During a celebratory trip to New York City, a chance encounter on a subway train provides writer Katherine Doll with a sober reminder of both the fragility and the robustness of the human heart, when she witnessed a young woman struggle with her own tragedy.
Greyhound killed our college romance.
She was finishing her B.A. at UVM, I was beginning a Ph.D. at NYU, and the nine-hour bus trip between Vermont and New York slowly eroded love, commitment, and finally, even passion. She graduated, found a job, and got involved with an English literature student. I learned my clinical psychology, tasted the pleasures of New York, and struggled through a dissertation.
But when her literary affair ended badly, she called, and I invited her down to my Greenwich Village apartment for a weekend reunion.
Farmer's daughter that she was, she'd never seen a ship of any size, so we walked down Houston Street to the waterfront. Good fortune — a cruise ship was about to embark. On the decks stood a flock of blue-haired ladies in borrowed mink stoles and a clutch of grey-haired men in new camelhair overcoats, all throwing streamers to those below. Catching the streamers were grown-up sons and daughters, waving and calling to the departing vessel.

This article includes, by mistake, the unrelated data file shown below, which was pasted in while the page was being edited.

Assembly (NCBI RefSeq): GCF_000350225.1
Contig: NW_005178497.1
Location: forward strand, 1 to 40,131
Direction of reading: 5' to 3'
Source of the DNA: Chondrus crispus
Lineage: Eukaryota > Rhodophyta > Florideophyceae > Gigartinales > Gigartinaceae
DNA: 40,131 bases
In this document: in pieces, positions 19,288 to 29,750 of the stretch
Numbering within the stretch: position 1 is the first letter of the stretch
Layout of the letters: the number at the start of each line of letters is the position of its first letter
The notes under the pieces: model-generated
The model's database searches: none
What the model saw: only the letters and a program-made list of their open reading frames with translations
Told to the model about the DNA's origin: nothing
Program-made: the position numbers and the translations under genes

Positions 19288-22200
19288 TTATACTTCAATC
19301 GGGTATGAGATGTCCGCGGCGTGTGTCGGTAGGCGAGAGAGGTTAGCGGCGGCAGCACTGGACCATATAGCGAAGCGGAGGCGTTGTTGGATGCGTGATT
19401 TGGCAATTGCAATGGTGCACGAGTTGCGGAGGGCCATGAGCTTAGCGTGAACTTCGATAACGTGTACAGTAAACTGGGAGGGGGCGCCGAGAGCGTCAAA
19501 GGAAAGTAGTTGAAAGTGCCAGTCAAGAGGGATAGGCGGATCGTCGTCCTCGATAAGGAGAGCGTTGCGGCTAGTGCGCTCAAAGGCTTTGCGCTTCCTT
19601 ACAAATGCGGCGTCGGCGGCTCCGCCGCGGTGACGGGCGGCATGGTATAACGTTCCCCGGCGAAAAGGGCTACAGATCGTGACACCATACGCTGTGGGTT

“Don't worry!” they shouted. “Don't worry!”
I started to worry.
I worried that I'd be grey-haired before I went anywhere. I worried that by the time I left I'd be too old to enjoy wherever I was going. I worried that when I finally embarked from the Houston Street dock, the last words I'd hear from loved ones would be, “Donnnnn't worrrrryyyyyyy...”
I had been struggling with my prayer life, figuring out where and how I could have some peace and quiet in the Big Apple. I tried to petition and call on God, but the words wouldn't come. I wondered, “If a city never sleeps, how does it ever dream? How do its people ever come to a solemn state of rest?” My father, a Christian of no particular denomination, suggested I visit a mosque and learn from the Muslims.
“Watch them pray,” he said, “Their discipline and devotion is admirable. Watching them pray at the exact same time every day was one of my favorite things about living in the Middle East.”